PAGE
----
In the present study, we employed event-related brain potentials to investigate the effects of semantic similarity on different planning stages during language production. We manipulated semantic similarity by controlling feature overlap within taxonomical hierarchies. In a blocked-cyclic naming task, participants named pictures in repeated cycles, blocked in semantically close, distant, or unrelated conditions. Only closely related items, but not distantly related items, induced semantic blocking effects. In the first presentation cycle, naming was facilitated, and amplitude modulations in the N1 component around 140-180 ms post-stimulus onset predicted this behavioral facilitation. In contrast, in later cycles, naming was delayed, and a negative-going posterior amplitude modulation around 250-350 ms post-stimulus onset predicted this interference. These findings indicate easier object recognition or identification underlying initial facilitation and increased difficulties during lexical selection. The N1 modulation was reduced but persisted in later cycles in which interference dominated, and the posterior negativity was also present in cycle 1 in which facilitation dominated, demonstrating concurrent effects of conceptual priming and lexical interference in all naming cycles. Our assumptions about the functional role these two opposing forces play in producing semantic context effects are further supported by the finding that the joint modulation of these two ERPs on naming latency exclusively emerged when naming closely related, but not unrelated items. The current findings demonstrate that close relations, but not distant taxonomic relations, induce stronger semantic blocking effects, and that temporally overlapping electrophysiological signatures reflect a trade-off between facilitatory priming and interfering lexical competition.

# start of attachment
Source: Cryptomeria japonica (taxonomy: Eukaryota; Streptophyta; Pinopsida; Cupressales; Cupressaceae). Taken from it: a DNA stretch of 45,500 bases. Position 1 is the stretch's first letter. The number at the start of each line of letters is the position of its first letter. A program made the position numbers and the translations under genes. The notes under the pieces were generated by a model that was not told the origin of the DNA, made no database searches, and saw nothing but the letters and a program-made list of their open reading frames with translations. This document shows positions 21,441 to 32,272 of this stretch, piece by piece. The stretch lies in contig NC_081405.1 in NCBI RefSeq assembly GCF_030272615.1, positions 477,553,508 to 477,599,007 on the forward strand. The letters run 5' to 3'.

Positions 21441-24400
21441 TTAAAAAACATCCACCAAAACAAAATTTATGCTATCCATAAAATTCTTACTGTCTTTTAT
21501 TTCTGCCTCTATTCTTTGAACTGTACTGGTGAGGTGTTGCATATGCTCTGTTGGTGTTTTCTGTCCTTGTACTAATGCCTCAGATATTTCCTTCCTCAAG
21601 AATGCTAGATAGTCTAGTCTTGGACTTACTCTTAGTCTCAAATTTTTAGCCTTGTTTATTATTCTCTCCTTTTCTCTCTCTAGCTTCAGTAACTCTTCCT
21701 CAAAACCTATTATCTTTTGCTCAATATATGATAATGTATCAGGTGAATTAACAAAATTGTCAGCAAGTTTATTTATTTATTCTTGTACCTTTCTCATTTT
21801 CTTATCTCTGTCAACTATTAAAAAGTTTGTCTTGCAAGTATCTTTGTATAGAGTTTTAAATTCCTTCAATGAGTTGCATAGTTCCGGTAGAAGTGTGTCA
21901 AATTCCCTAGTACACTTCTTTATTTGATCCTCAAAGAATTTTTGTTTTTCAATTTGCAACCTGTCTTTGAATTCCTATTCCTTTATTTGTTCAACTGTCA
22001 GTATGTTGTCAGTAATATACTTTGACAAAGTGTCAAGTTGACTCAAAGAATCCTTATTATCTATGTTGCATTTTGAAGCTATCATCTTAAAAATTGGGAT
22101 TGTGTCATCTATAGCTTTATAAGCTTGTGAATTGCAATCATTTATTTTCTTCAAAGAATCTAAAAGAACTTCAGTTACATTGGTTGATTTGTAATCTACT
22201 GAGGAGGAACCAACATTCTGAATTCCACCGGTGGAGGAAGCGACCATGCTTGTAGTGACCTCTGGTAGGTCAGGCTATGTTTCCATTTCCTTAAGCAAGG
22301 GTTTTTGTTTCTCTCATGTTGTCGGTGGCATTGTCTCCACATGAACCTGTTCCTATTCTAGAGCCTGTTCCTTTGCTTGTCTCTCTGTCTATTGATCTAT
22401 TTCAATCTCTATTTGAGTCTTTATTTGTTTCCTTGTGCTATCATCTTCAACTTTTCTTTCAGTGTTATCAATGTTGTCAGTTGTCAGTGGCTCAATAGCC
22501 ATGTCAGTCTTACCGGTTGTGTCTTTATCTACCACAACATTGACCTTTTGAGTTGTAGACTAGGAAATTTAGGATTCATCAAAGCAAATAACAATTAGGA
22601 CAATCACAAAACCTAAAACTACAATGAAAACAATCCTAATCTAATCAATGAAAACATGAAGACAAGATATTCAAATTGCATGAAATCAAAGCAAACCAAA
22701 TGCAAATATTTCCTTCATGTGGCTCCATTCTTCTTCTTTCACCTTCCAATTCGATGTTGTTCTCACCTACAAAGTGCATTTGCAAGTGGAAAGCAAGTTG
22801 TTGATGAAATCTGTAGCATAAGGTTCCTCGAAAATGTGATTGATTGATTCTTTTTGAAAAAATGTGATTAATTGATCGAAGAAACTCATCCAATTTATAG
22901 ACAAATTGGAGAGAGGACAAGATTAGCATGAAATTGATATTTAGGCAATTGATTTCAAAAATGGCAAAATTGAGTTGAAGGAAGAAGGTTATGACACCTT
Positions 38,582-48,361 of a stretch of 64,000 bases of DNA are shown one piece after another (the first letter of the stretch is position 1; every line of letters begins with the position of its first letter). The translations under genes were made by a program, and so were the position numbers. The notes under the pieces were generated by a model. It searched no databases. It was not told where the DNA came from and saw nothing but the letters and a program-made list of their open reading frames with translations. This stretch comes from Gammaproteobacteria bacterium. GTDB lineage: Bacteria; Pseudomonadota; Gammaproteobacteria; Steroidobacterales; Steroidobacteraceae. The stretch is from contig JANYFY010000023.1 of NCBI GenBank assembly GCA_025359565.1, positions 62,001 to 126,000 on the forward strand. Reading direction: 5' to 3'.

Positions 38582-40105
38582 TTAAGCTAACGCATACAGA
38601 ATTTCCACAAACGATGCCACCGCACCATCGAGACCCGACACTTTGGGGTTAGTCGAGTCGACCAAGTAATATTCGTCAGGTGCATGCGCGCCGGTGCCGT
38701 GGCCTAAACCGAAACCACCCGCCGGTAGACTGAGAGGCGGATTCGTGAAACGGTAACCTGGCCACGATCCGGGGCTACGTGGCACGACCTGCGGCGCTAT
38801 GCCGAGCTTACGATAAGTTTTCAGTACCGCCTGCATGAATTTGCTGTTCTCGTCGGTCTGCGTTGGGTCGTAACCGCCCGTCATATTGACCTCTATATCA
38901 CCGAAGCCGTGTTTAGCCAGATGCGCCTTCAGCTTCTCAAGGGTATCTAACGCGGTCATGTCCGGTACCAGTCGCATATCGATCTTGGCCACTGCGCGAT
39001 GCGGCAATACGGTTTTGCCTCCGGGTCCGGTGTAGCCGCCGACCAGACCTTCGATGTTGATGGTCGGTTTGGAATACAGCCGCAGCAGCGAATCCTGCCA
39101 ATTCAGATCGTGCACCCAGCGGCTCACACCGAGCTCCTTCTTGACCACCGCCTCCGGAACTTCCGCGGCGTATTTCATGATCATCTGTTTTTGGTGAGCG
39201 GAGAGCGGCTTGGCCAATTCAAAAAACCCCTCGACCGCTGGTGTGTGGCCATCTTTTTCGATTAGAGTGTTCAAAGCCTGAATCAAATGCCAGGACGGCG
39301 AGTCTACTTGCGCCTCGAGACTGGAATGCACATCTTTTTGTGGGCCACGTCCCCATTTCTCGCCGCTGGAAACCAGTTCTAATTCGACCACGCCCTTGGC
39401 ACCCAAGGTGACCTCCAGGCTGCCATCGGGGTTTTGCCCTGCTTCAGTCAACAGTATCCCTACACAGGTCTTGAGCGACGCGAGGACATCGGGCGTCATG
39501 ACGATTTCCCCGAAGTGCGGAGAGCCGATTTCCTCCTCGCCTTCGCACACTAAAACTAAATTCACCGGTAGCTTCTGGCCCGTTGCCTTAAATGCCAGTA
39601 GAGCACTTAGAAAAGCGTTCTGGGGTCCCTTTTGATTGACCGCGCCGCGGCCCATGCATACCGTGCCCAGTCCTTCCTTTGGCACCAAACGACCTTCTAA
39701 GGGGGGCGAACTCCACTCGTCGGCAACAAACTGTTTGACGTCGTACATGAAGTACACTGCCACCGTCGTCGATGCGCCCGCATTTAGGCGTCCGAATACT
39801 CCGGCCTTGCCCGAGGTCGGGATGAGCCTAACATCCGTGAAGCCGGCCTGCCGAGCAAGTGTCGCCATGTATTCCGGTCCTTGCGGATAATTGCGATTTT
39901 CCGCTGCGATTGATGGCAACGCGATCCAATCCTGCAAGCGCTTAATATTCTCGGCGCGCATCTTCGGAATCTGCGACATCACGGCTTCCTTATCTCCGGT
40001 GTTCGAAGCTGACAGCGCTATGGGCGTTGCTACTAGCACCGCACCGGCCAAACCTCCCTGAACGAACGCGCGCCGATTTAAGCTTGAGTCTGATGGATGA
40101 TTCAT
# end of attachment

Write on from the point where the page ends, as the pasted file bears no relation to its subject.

- blocked-cyclic picture naming
- lexical selection
- semantic facilitation/interference
- semantic similarity